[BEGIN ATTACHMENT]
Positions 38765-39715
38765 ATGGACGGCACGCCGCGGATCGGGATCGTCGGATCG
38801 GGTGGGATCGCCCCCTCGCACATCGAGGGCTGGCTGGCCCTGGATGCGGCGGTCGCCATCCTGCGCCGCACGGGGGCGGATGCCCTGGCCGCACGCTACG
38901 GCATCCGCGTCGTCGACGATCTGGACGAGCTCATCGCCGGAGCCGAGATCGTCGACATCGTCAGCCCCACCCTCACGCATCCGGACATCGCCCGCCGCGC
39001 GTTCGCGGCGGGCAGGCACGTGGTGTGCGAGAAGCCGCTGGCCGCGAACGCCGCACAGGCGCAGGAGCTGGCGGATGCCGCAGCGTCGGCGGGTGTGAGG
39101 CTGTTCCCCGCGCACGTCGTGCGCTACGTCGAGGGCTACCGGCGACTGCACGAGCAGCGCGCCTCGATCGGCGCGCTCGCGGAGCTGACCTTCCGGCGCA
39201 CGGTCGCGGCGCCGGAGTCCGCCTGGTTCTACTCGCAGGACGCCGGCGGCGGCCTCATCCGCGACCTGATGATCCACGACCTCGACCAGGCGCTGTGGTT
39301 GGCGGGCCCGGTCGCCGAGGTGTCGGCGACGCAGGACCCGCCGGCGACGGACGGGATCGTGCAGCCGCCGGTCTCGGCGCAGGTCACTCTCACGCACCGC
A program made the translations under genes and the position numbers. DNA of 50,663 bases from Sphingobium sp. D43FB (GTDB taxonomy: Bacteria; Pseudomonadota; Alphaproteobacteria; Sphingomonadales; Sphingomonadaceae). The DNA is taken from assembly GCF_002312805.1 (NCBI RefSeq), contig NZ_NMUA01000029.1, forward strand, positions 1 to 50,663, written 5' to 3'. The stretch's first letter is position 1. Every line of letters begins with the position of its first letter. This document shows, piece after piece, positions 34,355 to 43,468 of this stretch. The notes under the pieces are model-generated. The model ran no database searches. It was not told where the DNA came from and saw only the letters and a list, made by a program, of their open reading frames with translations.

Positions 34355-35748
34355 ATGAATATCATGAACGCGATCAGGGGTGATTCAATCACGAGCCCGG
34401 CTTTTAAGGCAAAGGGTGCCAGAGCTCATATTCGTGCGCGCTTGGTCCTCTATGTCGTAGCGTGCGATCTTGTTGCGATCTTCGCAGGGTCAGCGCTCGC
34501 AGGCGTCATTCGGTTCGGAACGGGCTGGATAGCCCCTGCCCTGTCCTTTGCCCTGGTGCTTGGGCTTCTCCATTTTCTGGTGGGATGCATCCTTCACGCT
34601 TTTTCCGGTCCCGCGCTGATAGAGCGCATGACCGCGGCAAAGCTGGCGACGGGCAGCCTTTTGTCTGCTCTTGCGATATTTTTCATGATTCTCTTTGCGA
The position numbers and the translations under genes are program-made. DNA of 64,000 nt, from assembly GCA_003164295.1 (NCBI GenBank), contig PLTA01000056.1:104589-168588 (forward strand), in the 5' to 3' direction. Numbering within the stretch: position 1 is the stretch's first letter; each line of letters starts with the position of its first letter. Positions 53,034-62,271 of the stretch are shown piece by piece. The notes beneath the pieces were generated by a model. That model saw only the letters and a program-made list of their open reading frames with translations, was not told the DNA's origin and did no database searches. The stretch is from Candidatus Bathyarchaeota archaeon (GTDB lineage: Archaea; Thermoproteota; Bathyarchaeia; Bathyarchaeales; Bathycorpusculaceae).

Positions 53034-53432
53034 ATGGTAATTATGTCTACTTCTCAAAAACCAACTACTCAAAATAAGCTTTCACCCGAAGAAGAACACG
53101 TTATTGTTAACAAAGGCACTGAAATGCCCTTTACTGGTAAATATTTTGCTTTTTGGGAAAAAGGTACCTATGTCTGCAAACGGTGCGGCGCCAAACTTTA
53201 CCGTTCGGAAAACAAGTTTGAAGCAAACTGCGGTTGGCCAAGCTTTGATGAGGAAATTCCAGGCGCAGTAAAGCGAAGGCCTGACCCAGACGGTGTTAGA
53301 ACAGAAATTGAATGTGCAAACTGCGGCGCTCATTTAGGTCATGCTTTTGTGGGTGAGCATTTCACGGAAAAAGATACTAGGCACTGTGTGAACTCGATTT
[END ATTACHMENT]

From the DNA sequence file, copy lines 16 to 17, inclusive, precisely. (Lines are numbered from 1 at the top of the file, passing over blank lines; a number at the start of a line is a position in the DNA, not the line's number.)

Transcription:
Positions 53034-53432
53034 ATGGTAATTATGTCTACTTCTCAAAAACCAACTACTCAAAATAAGCTTTCACCCGAAGAAGAACACG